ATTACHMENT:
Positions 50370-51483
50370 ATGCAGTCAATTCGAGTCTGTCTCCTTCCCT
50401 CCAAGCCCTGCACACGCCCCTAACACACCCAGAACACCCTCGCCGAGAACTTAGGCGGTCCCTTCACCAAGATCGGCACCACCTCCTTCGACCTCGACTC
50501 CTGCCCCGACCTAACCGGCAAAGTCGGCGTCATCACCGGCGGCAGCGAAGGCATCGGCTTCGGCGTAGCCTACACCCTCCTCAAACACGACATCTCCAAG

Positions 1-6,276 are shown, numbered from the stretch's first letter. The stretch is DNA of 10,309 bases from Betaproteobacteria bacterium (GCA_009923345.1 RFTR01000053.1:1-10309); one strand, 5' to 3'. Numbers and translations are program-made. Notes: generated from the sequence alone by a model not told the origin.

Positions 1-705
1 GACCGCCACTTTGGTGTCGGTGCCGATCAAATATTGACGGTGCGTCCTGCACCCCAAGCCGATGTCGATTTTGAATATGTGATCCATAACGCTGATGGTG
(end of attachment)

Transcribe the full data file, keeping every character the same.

Positions 50370-51483
50370 ATGCAGTCAATTCGAGTCTGTCTCCTTCCCT
50401 CCAAGCCCTGCACACGCCCCTAACACACCCAGAACACCCTCGCCGAGAACTTAGGCGGTCCCTTCACCAAGATCGGCACCACCTCCTTCGACCTCGACTC
50501 CTGCCCCGACCTAACCGGCAAAGTCGGCGTCATCACCGGCGGCAGCGAAGGCATCGGCTTCGGCGTAGCCTACACCCTCCTCAAACACGACATCTCCAAG

Positions 1-6,276 are shown, numbered from the stretch's first letter. The stretch is DNA of 10,309 bases from Betaproteobacteria bacterium (GCA_009923345.1 RFTR01000053.1:1-10309); one strand, 5' to 3'. Numbers and translations are program-made. Notes: generated from the sequence alone by a model not told the origin.

Positions 1-705
1 GACCGCCACTTTGGTGTCGGTGCCGATCAAATATTGACGGTGCGTCCTGCACCCCAAGCCGATGTCGATTTTGAATATGTGATCCATAACGCTGATGGTG